Most actors live in mortal fear of the thought of getting up on stage and finding that they have completely blanked, that they have no idea of their lines or the plot or anything other than the fact that they are standing alone on the stage with a crowd staring at them. Dave Morris does this for a living. Dave Morris is an improv artist whose current show at Uno Fest, Photobooth, has already had a very successful run at the Fringe Festival last year. He starts off the play with absolutely no idea how the show will work out. All he knows is that he needs to find ways to work in three specific postures and that he needs to fill about an hour with improv.

Reviewing improv is rather different from reviewing more traditional, scripted theatre. Many of the usual aspects – directing, plot, script, sets, production value – are basically nonexistent. What is left to criticize is much more personal: the quality of the idea behind the show and the ability of the performer. This is perhaps why many seasoned actors get nervous when it comes to improv. There is not a lot to hide behind.

The idea for this show is a little lighter than the concept-improv shows Dave Morris has done with Paper Street Theatre, where the shows were organized around genres or authors. Here, he has based the show on the concept of an old-school photobooth. He laments the fact that modern photobooths are digital, allowing you to choose which photos you want printed out. Dave prefers the older booths where you had to live with whatever shots the camera took. He finds in that concept a link to improv, where you get what you get whether it is good, bad, or otherwise. Having explained this, he then calls three random audience members onto the stage to stand frozen in a posture or attitude that reminds them of an important moment in their life. These become the three photobooth images that he uses to weave a story for the next forty five to fifty minutes.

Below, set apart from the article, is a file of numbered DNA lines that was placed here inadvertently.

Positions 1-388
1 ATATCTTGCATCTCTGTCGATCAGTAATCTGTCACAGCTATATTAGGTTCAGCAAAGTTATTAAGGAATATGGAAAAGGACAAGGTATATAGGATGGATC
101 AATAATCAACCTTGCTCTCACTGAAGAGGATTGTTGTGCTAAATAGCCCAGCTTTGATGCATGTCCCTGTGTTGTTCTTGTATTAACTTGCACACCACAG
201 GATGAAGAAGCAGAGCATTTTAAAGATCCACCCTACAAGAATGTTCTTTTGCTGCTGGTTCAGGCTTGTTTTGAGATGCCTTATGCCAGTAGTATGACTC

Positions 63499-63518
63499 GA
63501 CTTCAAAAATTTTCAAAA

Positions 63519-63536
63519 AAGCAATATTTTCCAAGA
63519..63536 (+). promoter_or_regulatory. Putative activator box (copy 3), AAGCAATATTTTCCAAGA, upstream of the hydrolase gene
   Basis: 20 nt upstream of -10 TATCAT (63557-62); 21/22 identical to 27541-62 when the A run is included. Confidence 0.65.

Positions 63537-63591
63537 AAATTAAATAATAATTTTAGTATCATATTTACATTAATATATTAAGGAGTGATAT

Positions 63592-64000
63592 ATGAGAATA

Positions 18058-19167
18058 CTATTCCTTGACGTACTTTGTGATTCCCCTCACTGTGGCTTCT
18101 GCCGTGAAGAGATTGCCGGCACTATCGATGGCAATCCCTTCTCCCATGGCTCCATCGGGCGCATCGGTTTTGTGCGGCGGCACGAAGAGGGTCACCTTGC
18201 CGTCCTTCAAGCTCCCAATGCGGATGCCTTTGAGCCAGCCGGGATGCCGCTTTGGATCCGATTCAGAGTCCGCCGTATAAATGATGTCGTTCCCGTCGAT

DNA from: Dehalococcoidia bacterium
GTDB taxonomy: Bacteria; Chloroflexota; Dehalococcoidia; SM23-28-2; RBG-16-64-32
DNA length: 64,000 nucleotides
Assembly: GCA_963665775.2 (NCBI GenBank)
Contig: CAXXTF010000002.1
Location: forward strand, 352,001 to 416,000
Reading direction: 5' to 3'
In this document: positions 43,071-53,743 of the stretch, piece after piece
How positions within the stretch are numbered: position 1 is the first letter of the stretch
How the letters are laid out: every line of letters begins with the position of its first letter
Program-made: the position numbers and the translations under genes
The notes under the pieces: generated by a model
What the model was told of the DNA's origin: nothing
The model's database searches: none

In last night’s show, Dave Morris told the tale of Herman (or Spit-take as he was known to his fellow sailors). Herman is a former sailor who has retired to whittle on a dock that he has built on the ocean. Herman reminisces about his life and his reasonably rocky relationship with Esmerelda, a woman he met in a mountain-climbing class who ran away to the sea. He followed her and tried to win her back before she finally betrayed him in a fight on the high-seas. Along the way there was an epic pirate battle, a surprise gay make-out, and a human cannon-ball. Keep in mind that this is a one-person show, making all of this remarkable. What was particularly brilliant about this show – and about Dave Morris’ improv in general – is that he is able to find genuine moments in this incredible and rather silly story. He also has a fantastic talent for knitting together very disparate story-elements into a final, satisfying ending.

This show really works because of Morris himself and his completely relaxed manner on a stage. Rather than trying to maintain a fourth wall once he starts the actual improvisation, Morris instead presents this show almost like a man telling a tall tale. He will occasionally cast a self-mocking smile at the audience, ask for help remembering what he has said before, or even step back and do something again. It is this charming comfort on stage that puts the audience at ease and makes this such an enjoyable show.

- Thomas Stuart